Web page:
Tips to ensure your old car has a safe, trouble-free winter nap

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Keeping an open car in protective storage for several months is a little trickier than storing a closed car. Extra “coverage” is needed for the interior.

Keeping an open car in protective storage for several months is a little trickier than storing a closed car. Extra “coverage” is needed for the interior.

Storing Your Baby

By Gerald Perschbacher

Car collectors can be like potato chip eaters: they can’t have just one. With each addition, the owner’s time is spread thinner to the point that simply owning an old car can become a millstone hanging around the neck. Still, many of us collectors tuck old cars away, hoping to one day bring them to the light of refurbishing.

In the meantime, storage is important. Same can be said for storage during inclement months when rain and snow can take their toll on a good original or nicely restored car.

Here are some tips when considering storage.

  •  Find a proverbial “little old lady” who doesn’t drive. If she owns her home, chances are good that she may have a garage she isn’t using. If the lady knows and trusts you, then you may be able to rent her garage. Or, perhaps a trade-off can be made; you shovel snow or do yard maintenance while your car gains a spot in a nice garage.
  • In cases where money is due and favors aren’t needed, negotiate with a home owner. In the Midwest, garage space may go for as low as $20 a month, but don’t bet on it. More likely, the price will be $40 to more than $100, depending on the storage space and its proximity to a metropolitan area. If the space is heated, all the better, but the price will rise accordingly.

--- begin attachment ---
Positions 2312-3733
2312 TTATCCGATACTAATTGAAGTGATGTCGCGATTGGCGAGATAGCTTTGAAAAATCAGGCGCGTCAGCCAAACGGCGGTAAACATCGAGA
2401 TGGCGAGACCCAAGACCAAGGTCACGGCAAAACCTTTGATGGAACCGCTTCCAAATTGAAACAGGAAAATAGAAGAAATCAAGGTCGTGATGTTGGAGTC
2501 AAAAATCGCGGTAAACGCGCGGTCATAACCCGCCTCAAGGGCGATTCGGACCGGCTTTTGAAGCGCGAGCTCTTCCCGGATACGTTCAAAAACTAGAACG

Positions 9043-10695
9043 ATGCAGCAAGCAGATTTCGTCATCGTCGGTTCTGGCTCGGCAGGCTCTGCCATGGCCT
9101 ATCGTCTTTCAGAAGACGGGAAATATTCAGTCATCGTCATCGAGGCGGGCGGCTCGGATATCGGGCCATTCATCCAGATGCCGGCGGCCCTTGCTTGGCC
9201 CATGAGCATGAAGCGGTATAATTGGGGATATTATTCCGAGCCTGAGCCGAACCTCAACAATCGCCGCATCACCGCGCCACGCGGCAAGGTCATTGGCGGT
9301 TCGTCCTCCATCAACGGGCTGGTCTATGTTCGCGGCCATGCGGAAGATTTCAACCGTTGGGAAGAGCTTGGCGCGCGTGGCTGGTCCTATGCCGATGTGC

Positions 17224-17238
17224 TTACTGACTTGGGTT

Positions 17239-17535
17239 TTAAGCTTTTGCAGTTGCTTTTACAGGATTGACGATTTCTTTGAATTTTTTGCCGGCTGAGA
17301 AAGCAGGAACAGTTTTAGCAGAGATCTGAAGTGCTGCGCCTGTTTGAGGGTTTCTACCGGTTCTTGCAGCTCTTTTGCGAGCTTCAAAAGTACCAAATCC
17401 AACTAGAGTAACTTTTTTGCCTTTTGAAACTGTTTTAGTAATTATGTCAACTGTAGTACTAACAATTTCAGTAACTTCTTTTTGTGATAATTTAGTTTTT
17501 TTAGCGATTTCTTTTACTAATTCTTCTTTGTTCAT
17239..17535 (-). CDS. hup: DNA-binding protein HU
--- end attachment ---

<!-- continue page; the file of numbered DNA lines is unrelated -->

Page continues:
• Whether you find a commercial rental space or a private garage, consider the privacy aspect. If you are in and out with the car, will the “wrong people” see it? If so, your car’s safety may be at risk. The home owner may allow you to install a security system. Ask before you make an agreement to rent. If the owner says OK to a security system, then seek security options. Once that system is installed in the garage, it probably becomes part of the house. When this happens, you may talk to the owner and negotiate to have part (or all) of your costs absorbed by the home owner. Why? They will benefit by having the system whenever they go to sell the house. As an extra precaution, cover windows that allow strangers a view into the garage. This will also lessen the danger of fading or inconsistent warming and cooling on parts of the car body.
  • Be sure to have access to the garage on your own. Otherwise, you will be at the mercy of the owner when retrieving your car.
  • Check the space for bugs, mouse droppings and water marks. These are all signs you don’t want to see. The mice and bugs can be driven out or otherwise neutralized after persistent use of exterminating supplies, but the water stains are another matter. It is possible that leaks and dampness in such a space will harm rather than help the car. Rust can begin. Chrome will corrode. Paint can peel due to humidity and improperly prepared surfaces. Water seeping into a garage only augments the rise of vermin and the smell of a musty interior that weakens cloth fiber and leather. A dehumidifier may be a blessing, but it still needs to be checked and emptied.
  • Elderly people who rent out their garages don’t like to be pestered by car owners coming and going at any time of the day or night. They also tend not to appreciate the sound of a mechanic working. If you have rented space, don’t anticipate spending late hours doing repair work at the site.
A closed car should have all windows rolled up and doors tightly closed. Some owners lock them, too, for anti-theft protection.

A closed car should have all windows rolled up and doors tightly closed. Some owners lock them, too, for anti-theft protection.